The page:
By Susan Ranney, from the Teacher Education Pedagogies Learning Series
University of Minnesota, February 16, 2017
- Academic language is not just the language of school – It goes beyond school tasks.
- Other languages and styles of speaking can be used in learning. Teaching academic language doesn’t require being exclusive or discriminatory to other forms of language.
- Academic language is used in communicating complex and abstract ideas so students need to have access to it in order to comprehend complex texts and communicate effectively in a wide range of contexts.
- School is a place where children can and should gain access to academic language. Teachers need to deliberately plan for scaffolding, modeling, and providing opportunities for learning academic language.
- Academic language, as well as any kind of language, has features that operate on the levels of vocabulary, syntax, and discourse.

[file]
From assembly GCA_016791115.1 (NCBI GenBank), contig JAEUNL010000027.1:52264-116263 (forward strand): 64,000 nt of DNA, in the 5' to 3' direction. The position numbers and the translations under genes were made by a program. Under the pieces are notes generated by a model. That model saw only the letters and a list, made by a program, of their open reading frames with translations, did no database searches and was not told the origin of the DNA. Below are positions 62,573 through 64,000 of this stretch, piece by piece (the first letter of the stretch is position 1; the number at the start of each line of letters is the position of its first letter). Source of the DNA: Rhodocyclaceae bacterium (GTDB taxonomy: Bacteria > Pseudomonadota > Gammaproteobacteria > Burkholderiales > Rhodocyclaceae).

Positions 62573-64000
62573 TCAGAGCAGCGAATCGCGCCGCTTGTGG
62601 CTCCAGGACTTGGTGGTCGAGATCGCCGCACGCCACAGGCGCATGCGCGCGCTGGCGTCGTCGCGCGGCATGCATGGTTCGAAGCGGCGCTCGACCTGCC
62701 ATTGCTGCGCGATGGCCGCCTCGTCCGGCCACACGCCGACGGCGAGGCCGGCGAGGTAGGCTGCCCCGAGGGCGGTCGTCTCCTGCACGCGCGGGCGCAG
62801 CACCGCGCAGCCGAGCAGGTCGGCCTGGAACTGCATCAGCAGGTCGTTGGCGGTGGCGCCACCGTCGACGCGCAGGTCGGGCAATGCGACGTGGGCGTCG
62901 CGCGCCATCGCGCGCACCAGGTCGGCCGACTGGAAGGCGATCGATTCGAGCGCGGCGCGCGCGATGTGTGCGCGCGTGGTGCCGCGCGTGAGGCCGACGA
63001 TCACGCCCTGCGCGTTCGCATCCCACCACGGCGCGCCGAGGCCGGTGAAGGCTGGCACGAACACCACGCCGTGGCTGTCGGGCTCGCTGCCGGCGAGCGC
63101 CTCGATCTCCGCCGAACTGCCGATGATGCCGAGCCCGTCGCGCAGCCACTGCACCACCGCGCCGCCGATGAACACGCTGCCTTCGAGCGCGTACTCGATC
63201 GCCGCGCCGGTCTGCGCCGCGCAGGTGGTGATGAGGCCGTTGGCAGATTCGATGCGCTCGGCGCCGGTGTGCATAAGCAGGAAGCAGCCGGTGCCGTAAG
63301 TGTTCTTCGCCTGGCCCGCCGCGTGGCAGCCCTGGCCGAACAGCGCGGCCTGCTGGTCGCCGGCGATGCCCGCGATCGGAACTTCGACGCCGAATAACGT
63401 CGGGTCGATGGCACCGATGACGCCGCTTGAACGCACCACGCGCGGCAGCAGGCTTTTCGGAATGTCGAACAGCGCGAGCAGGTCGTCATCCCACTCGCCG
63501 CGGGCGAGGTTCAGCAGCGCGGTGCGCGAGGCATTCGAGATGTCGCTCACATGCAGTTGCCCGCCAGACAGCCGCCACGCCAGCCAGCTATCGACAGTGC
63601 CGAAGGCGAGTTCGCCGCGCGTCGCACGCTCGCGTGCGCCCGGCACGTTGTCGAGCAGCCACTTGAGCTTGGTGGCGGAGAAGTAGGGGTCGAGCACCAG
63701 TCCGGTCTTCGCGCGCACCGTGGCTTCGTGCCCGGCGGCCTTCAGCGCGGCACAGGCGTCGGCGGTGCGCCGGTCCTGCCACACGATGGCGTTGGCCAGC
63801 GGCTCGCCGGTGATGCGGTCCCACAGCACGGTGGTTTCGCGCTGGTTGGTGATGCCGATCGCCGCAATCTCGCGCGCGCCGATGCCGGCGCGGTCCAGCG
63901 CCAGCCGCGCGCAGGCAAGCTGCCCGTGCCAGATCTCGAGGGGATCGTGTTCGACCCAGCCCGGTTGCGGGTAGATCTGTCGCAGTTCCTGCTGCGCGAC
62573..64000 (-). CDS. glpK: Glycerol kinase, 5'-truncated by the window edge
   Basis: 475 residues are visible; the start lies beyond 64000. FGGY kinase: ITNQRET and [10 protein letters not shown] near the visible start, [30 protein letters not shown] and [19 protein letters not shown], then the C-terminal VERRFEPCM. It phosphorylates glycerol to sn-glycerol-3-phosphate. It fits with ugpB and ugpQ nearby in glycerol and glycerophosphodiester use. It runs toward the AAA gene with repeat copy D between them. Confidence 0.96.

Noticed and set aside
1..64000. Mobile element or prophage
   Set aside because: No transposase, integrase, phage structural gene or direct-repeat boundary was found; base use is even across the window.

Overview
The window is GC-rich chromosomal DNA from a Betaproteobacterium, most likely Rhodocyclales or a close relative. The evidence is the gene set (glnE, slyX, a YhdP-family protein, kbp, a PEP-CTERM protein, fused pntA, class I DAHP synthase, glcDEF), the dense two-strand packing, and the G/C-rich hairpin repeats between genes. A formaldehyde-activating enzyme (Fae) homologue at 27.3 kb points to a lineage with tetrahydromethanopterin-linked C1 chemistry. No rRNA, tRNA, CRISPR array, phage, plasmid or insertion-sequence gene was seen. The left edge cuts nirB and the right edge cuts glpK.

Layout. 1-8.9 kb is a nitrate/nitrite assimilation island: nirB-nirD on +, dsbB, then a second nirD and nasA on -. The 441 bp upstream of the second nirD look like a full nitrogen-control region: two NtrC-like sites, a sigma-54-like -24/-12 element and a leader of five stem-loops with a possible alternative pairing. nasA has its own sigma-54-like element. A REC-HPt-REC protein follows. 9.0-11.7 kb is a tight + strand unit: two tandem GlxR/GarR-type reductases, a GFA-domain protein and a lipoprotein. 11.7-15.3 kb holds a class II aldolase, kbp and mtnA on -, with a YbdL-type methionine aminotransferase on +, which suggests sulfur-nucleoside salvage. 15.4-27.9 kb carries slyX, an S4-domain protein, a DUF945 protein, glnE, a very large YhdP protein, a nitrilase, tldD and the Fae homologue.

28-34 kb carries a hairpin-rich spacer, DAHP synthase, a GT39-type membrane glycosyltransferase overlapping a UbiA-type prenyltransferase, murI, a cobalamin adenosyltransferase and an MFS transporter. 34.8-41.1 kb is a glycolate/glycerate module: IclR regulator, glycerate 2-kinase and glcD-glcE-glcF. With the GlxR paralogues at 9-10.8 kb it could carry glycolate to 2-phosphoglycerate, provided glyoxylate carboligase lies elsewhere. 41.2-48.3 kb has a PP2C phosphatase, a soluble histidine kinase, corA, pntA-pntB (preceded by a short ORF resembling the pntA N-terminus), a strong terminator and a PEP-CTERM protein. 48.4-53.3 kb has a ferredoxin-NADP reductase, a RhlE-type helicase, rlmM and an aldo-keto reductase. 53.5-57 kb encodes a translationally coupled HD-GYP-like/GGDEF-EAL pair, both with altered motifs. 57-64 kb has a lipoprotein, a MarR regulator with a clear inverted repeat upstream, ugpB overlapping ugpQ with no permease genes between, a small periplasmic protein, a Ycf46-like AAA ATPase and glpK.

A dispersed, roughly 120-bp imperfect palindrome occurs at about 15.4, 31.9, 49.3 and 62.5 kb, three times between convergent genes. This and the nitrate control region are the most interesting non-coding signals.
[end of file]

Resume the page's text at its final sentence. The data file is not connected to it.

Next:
- Academic vocabulary includes both subject specific words and general academic words.
- Academic vocabulary should be taught deliberately and systematically, in meaningful contexts.
- There are tools to help teachers identify general academic vocabulary and special learners’ dictionaries are useful tools in for teachers to consult in teaching vocabulary.
- Academic syntax often has complex sentences and expanded noun phrases that are challenging for many students to process.
- Syntax can be taught in meaningful, communicative ways rather than through traditional grammar lessons.
- Discourse patterns refer to the ways we organize and link extended chunks of oral or written language.
- Discourse varies by genre, discipline, and culture. Students need explicit instruction, models and practice with different discourse styles and features.
- Academic conversations that build ideas need to be modeled, taught, and practiced. Students need extensive opportunities to practice speaking in academic ways as well as a focus on academic language in literacy tasks.
- The teaching-learning cycle is an approach that is especially useful in literacy development as it scaffolds academic language structures through modeling, deconstruction, and joint construction of texts.
- Academic language proficiency can be a major determiner in performance on assessments and teachers need to take this into consideration in designing assessments as well as preparing students for assessments.
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